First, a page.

Legislation introduced to protect the Great Lakes

WASHINGTON – A group of Great Lakes senators today introduced bipartisan legislation to authorize a comprehensive array of programs to protect the Great Lakes. The Great Lakes Ecological and Economic Protection Act would address invasive species, speed cleanup of contaminated sediments, protect fragile Great Lakes habitat and improve water quality for the more than 40 million people who get their drinking water from the Great Lakes.

The lead sponsors of the bill are Sen. Carl Levin, D-Mich., and Sen. Mark Kirk, R-Ill., co-chairs of the Senate Great Lakes Task Force. Additional sponsors are Sen. Debbie Stabenow, D-Mich.; Sen. Amy Klobuchar, D-Minn.; Sen. Sherrod Brown, D-Ohio; Sen. Richard Durbin, D-Ill.; Sen. Al Franken, D-Minn.; Sen. Charles Schumer, D-N.Y.; and Sen. Tammy Baldwin, D-Wis.

“The Great Lakes are essential to the health, safety and economic prospects of millions of people in Michigan and the entire region,” Sen. Levin said. “But toxic contamination, invasive species such as Asian carp, fouled coastlines and compromised habitats present an enormous challenge that requires sustained, coordinated effective action – action our legislation is designed to spur.”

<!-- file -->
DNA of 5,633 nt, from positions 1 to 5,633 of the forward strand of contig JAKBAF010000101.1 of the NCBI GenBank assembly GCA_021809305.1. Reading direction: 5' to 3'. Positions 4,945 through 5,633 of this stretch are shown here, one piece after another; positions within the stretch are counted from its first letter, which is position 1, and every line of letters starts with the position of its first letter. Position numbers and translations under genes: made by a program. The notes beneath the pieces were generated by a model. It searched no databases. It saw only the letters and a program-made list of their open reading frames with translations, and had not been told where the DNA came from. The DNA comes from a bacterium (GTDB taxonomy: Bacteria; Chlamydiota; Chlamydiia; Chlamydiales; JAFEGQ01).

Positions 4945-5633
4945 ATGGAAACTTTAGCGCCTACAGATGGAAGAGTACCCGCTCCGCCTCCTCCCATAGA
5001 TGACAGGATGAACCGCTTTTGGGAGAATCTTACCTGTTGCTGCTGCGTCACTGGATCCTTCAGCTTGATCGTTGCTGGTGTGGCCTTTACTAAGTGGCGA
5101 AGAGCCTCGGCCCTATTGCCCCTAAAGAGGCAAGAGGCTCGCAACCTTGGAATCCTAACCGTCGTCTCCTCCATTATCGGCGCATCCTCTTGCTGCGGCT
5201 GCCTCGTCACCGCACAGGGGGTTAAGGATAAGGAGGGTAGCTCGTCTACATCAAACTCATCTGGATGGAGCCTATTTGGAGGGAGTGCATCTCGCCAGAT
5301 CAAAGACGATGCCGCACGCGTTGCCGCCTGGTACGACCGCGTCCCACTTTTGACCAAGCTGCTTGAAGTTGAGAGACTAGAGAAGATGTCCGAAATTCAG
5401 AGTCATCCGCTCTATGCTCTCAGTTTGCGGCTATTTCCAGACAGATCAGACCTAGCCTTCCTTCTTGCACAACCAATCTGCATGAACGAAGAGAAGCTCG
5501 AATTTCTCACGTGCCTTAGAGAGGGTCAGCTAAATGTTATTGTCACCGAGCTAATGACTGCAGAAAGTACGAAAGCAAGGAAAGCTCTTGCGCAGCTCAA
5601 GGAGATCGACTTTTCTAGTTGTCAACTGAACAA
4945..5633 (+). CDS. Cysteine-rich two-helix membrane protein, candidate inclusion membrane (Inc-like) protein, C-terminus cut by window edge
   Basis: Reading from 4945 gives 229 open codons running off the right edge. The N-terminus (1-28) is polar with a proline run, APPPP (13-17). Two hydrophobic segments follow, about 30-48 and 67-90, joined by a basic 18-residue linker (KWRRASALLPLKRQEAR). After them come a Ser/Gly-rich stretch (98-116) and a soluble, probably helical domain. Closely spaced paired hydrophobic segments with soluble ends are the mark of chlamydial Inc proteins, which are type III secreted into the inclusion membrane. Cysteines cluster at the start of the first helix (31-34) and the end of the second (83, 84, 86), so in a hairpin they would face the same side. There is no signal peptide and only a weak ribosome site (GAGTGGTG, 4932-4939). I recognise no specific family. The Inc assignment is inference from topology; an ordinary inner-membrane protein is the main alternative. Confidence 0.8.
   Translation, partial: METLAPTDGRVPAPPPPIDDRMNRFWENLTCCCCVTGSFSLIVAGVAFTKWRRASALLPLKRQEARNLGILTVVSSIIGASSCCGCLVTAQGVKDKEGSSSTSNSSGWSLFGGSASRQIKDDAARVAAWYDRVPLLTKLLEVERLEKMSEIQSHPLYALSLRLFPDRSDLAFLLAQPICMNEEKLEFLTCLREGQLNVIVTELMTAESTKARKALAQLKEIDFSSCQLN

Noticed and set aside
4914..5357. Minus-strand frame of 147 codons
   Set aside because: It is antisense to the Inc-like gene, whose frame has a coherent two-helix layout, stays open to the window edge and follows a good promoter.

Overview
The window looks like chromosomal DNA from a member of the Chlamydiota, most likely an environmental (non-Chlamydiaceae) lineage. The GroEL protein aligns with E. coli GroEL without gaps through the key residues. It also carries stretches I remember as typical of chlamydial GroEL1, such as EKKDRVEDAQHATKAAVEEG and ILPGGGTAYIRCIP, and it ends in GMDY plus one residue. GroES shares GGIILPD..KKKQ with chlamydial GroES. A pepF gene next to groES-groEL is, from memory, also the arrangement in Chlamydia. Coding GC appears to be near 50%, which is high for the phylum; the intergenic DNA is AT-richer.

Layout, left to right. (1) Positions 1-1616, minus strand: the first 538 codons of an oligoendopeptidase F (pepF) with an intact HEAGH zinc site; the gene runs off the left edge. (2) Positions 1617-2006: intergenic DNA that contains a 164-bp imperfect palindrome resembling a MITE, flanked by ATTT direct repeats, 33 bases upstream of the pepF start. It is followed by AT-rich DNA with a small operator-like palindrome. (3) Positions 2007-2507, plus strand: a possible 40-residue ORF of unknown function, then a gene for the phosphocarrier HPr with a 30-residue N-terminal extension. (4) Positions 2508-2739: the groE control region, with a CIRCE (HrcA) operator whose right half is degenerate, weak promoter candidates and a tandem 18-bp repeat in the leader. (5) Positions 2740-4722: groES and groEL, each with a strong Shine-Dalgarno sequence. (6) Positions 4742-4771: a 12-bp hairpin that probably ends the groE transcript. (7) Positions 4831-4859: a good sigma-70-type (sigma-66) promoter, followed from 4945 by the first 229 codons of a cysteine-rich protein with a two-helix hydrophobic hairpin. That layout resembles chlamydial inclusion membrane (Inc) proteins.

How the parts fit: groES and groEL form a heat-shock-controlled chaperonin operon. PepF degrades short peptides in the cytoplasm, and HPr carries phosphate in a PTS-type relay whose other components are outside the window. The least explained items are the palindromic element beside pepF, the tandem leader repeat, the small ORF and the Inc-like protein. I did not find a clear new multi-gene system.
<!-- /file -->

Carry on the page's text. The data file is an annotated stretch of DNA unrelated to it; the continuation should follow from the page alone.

“Protecting the Great Lakes means preventing the spread of invasive species, the dumping of harmful pollutants, and ensuring they remain a clean source of drinking water for 30 million Americans,” said Sen. Kirk. “The Great Lakes economy supports over 1.5 million jobs, and I am proud to join Senator Levin in introducing this bill to improve the quality of the Great Lakes for future generations.”  Levin and Kirk introduced similar legislation in 2012.

The Great Lakes Ecological and Economic Protection Act would:

–Formally authorize the Great Lakes Restoration Initiative, a multi-agency effort President Obama initiated in 2009 to focus on the most pressing challenges to the lakes, including invasive species, toxic contamination and run-off pollution;

–Reauthorize the Great Lakes Legacy Act program, which supports removal of contaminated sediments at more than 30 sites; and the Great Lakes Program Office of the Environmental Protection Agency; and

–Establish an interagency task force, supported by an advisory board, to ensure efficient coordination of federal programs, efficient use of taxpayer dollars and close coordination among local, state and federal governments in the United States and Canada.